The goals for the intervention process include:
- To improve risk factor prevention and patient compliance for cardiovascular disease. The outcome associated with this goal is an improved awareness of the risk factors for cardiovascular disease as indicated by an increase in the scores for the self-reporting survey that will be prepared for the patient within 3 months.
- The second goal is to enhance the patient’s engagement in more intense physical activity as part of the wellness improvement activity. The measurable outcome for increased physical activity will be involved in more strenuous cardiovascular activities at least three times a week from the time of educational intervention.
The outlined goals and outcomes are important and considered a priority for this patient because of the already existing observed risk factors and symptoms. To develop an effective treatment plan, cultural considerations will have to be made. Cultural considerations influence perceptions towards health and well-being. Having identified C.K as a Christian and an active member of the church implies that whatever goals are set for the patient to have to be within the scope of her beliefs. Since both exercise and educational intervention do not violate any cultural or religious beliefs, C.K. should not face any challenge in implementing given recommendations.
Patient education – patient education will be the primary intervention here to increase awareness of the need for lifestyle changes and their potential effect on various risk factors for cardiovascular disease and patient lifestyle changes. Patient education has been used extensively as an intervention for improving treatment outcomes where the patient is required to be involved in the treatment such as in behavior change interventions (Berra, Miller, & Jennings, 2011). It will therefore be suited for this case.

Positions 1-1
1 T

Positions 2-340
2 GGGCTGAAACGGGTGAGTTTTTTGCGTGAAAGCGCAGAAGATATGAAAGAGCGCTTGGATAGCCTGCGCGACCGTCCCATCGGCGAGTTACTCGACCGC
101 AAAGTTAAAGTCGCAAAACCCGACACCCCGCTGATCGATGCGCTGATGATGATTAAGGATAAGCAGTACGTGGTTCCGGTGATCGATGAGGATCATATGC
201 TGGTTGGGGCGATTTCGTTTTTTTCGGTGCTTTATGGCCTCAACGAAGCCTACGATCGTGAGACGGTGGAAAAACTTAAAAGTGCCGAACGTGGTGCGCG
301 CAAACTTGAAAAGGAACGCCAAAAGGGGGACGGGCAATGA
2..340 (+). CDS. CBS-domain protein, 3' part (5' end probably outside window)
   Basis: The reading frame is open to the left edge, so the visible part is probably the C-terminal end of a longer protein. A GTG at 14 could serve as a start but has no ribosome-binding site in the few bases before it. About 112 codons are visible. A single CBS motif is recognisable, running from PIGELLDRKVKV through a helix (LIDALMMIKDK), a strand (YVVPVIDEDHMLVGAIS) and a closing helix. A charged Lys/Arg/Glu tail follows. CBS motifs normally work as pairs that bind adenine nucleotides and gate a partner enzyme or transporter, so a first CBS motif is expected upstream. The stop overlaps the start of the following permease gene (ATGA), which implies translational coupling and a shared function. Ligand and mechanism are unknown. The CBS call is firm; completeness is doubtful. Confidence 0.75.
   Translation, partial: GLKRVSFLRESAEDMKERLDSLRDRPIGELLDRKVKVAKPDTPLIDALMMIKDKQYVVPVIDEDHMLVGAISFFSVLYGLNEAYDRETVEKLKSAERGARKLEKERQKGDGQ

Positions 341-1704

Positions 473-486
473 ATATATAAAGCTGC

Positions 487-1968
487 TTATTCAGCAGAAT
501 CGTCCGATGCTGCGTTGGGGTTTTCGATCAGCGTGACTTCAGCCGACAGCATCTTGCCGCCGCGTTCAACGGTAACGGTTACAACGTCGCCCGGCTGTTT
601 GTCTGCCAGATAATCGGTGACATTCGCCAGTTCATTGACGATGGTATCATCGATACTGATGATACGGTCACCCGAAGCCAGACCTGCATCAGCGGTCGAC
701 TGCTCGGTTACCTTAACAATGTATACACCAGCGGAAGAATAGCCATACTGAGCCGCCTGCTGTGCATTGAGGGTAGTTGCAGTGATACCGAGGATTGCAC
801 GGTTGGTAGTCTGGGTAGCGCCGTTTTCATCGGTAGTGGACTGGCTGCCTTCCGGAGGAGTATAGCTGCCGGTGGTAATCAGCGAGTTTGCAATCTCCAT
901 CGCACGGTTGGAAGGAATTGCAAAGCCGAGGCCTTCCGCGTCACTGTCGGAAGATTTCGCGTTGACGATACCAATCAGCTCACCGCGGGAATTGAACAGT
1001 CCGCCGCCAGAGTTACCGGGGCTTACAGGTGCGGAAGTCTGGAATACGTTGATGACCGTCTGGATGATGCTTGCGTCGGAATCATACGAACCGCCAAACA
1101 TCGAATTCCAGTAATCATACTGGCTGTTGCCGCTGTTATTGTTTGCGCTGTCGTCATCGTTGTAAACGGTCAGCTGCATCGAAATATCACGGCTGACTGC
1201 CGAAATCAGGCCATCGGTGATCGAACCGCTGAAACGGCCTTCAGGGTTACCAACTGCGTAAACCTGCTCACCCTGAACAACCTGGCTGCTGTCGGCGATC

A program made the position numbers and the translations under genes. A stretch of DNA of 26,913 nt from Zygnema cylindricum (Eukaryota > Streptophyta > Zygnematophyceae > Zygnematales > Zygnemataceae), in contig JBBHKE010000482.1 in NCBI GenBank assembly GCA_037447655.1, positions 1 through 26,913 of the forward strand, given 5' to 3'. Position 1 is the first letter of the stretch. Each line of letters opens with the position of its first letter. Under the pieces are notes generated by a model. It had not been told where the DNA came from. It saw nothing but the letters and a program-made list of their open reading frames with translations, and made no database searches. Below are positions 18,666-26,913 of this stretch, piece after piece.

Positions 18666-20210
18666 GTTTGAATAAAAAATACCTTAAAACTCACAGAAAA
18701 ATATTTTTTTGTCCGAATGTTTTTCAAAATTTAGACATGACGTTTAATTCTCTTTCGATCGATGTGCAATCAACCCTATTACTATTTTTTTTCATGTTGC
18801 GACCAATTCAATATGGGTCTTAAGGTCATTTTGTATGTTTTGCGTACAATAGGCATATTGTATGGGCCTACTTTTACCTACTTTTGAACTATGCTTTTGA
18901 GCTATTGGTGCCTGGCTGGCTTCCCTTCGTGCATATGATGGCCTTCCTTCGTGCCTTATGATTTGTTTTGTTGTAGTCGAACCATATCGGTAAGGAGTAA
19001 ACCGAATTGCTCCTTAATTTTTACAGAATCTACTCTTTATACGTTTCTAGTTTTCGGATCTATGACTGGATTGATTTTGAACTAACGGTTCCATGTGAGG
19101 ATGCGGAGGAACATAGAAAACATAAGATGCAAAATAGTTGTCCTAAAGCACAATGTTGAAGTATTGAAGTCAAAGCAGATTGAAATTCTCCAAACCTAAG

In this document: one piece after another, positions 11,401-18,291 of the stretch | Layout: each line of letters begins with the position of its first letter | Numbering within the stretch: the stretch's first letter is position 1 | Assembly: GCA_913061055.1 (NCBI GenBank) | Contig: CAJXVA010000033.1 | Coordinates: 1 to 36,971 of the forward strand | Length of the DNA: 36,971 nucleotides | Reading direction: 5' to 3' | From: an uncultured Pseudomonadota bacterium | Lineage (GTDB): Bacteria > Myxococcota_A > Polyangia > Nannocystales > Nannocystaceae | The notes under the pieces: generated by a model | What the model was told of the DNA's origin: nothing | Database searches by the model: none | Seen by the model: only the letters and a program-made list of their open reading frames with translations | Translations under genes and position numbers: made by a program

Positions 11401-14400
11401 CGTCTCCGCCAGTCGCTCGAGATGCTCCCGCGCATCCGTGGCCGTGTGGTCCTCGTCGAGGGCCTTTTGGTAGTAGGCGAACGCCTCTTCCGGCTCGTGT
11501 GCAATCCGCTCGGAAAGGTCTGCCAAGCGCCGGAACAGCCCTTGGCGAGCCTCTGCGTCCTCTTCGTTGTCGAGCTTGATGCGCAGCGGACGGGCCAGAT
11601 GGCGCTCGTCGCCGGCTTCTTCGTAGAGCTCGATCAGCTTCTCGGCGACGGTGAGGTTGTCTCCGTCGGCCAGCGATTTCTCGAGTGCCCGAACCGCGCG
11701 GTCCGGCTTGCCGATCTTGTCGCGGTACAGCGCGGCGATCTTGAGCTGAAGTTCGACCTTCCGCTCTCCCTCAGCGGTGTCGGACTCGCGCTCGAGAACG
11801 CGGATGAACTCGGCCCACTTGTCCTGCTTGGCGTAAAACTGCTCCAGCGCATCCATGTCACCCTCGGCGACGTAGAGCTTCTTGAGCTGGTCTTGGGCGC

Behavior change interventions targeting health promotion will also be conducted. As part of the health promotion goal, C.K will be directed towards increasing her physical activity. Behavior change interventions will focus on providing directions for step-by-step improvement in physical activity.
To evaluate the effectiveness of the interventions, the stated outcomes will be measured. The two most important indicators of improvement will be changed perceptions towards cardiovascular disease risk and improvements in the physical activity frequency and types.
Berra, K., Miller, N. H., & Jennings, C. (2011). Nurse-based models for cardiovascular disease prevention: From research to clinical practice. Journal of Cardiovascular Nursing, 26(4), S46-S55. Retrieved from https://www.nursingcenter.com/journalarticle?Article_ID=1211772&Journal_ID=54006&Issue_ID=1211735
Chan, C. W. H., Ng, N. H. Y., Chan, H. Y. L., Wong, M. M. H., & Chow, K. W. (2019). A systematic review of the effects of advance care planning facilitators training programs. BMC Health Services Research, 19(362). Retrieved from https://bmchealthservres.biomedcentral.com/articles/10.1186/s12913-019-4192-0
Snaterse, M., Dobber, J., Jepma, P., Peters, R. J. G., ter Riet, G., Boekholdt, S. M., Buurman, B. M., et al. (2016). Effective components of nurse-coordinated care to prevent recurrent coronary events: a systematic review and meta-analysis. Heart, 106, 50-56. https://heart.bmj.com/content/102/1/50
Sun, L-Y., Lee, E-W., Zahra, A., & Park, J-H. (2015). Risk Factors of Cardiovascular Disease and Their Related Socio-Economical, Environmental and Health Behavioral Factors: Focused on Low-Middle Income Countries- A Narrative Review Article. Iranian Journal of Public Health, 44(4), 435-444. Retrieved from https://www.ncbi.nlm.nih.gov/pmc/articles/PMC4441956/